I landed at the Nashville airport at 3:35 p.m. Already things had been delayed, but miraculously, we’d landed almost on time. I prayed the shuttle I scheduled hadn’t given up on me. I ran to baggage claim feeling sleepy muscles gripe as I forced them into action.
The belt snaked slowly, finally delivering my duffle-bag. I snatched it quickly, careful not to knock anyone over, and drug it to a quiet corner to call my ride.
“Hi! I just got my bag, where should I meet you?” I tried to slow my breath.
“Ummm…,” came the slow answer. “Where are you?”
“I’m at the airport, just left baggage claim.”
“Are you kidding! There must be some mistake! I’m waiting at your house; I thought I was taking you to the airport.”
My heart sank. My house was an hour away. By the time the guy drove to the airport, picked me up and took me home, it would be at least two hours and we’d be stuck in rush hour traffic.
“Never mind,” I held back the snotty things I wanted to say. “I’ll see if I can get a cab.”
He protested loudly. “Don’t no! I’ll be there as fast as I can. I promise the guy who made this mistake will be fired. He’s done this before. Wait, please. Sorry, I’m so mad about this. I can’t believe we let you down.”
Finally, I convinced him that I wasn’t angry, but I wasn’t going to wait either. Before we hung up he promised me again, “That guy can’t do his job. He’s going to get fired.”
The conversation reminded me of a recent email from a friend. She has struggled with an eating disorder for many years but finally, freedom is drawing near as she is learning to trust Jesus more. She wrote:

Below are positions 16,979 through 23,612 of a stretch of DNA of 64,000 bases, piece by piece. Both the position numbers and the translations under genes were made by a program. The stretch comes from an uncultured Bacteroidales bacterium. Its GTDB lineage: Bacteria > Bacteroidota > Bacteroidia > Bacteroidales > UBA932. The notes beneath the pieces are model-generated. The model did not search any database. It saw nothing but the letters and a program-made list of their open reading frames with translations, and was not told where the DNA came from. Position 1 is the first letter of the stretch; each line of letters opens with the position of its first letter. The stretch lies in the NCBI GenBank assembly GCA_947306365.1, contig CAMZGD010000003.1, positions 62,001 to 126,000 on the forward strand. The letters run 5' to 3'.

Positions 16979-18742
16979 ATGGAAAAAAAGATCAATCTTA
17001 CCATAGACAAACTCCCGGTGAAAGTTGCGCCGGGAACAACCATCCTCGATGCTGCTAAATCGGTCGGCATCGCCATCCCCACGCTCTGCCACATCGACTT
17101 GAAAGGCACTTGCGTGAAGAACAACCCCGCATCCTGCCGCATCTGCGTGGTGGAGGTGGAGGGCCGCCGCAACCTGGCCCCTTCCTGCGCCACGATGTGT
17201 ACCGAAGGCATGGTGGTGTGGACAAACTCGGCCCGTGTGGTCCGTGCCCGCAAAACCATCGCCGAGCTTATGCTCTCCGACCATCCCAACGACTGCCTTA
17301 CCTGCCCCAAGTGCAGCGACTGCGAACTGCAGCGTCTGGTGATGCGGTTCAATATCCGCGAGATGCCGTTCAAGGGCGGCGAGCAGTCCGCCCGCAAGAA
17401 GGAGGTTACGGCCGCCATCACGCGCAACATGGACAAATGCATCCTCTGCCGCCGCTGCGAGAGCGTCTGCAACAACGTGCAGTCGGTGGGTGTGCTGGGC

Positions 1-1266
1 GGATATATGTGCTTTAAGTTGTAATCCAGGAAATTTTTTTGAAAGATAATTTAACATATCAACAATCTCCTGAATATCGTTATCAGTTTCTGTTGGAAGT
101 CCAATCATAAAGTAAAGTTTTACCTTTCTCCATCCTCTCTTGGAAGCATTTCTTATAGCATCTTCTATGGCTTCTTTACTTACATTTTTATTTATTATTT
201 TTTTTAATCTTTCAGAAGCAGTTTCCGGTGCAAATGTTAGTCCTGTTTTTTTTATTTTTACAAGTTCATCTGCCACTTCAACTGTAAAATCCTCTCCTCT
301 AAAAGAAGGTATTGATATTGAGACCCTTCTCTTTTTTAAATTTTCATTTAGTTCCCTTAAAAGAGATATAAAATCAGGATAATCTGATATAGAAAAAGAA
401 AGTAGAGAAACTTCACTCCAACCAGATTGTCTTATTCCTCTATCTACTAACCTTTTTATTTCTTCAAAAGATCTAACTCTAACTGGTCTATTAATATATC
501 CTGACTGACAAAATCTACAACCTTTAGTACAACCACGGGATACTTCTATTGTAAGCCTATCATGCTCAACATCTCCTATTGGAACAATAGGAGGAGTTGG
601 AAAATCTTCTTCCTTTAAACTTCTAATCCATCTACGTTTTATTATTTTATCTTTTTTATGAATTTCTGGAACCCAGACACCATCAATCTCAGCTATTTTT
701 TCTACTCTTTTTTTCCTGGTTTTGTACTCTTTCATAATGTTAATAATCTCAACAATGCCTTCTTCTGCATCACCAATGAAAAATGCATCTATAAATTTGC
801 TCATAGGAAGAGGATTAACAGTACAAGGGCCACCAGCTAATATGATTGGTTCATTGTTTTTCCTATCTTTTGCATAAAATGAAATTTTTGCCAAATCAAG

“When someone doesn’t perform as expected you fire them. I had an epiphany of sorts this past week. I hate how I feel in relation to food and eating. I hate the way my body feels. I hate what I see when I look in a mirror, or try on clothes. I hate the stress I feel when we go out to eat. And it’s been that way since I was 11. But I realized I’ve been trying so hard not to feel that way by using an eating disorder and it hasn’t worked, not at all. In fact, the eating disorder is what has made me feel this way, instead of “fixing” it which is what it professes to do. The only thing I haven’t tried in order to not feel this way is throwing myself 100% into recovery. So whenever the temptation or anxiety creeps in I’ve been reminding myself that the only way out is through recovery. The only way to not hate the way eating makes me feel is to eat. And that has made all the difference this week.”
When someone doesn’t perform as expected, you fire them.
Anorexia never did for me what it promised to do. However, 1 Thessalonians 5:24 promises that there is one who will never let me down, “The one who calls you is faithful, and he will do it.”
Lessons From My Failures, Abby Kelly
Setting Self Up to Fail At Recovery, video resource
Why Diets Fail, Constance, Rhodes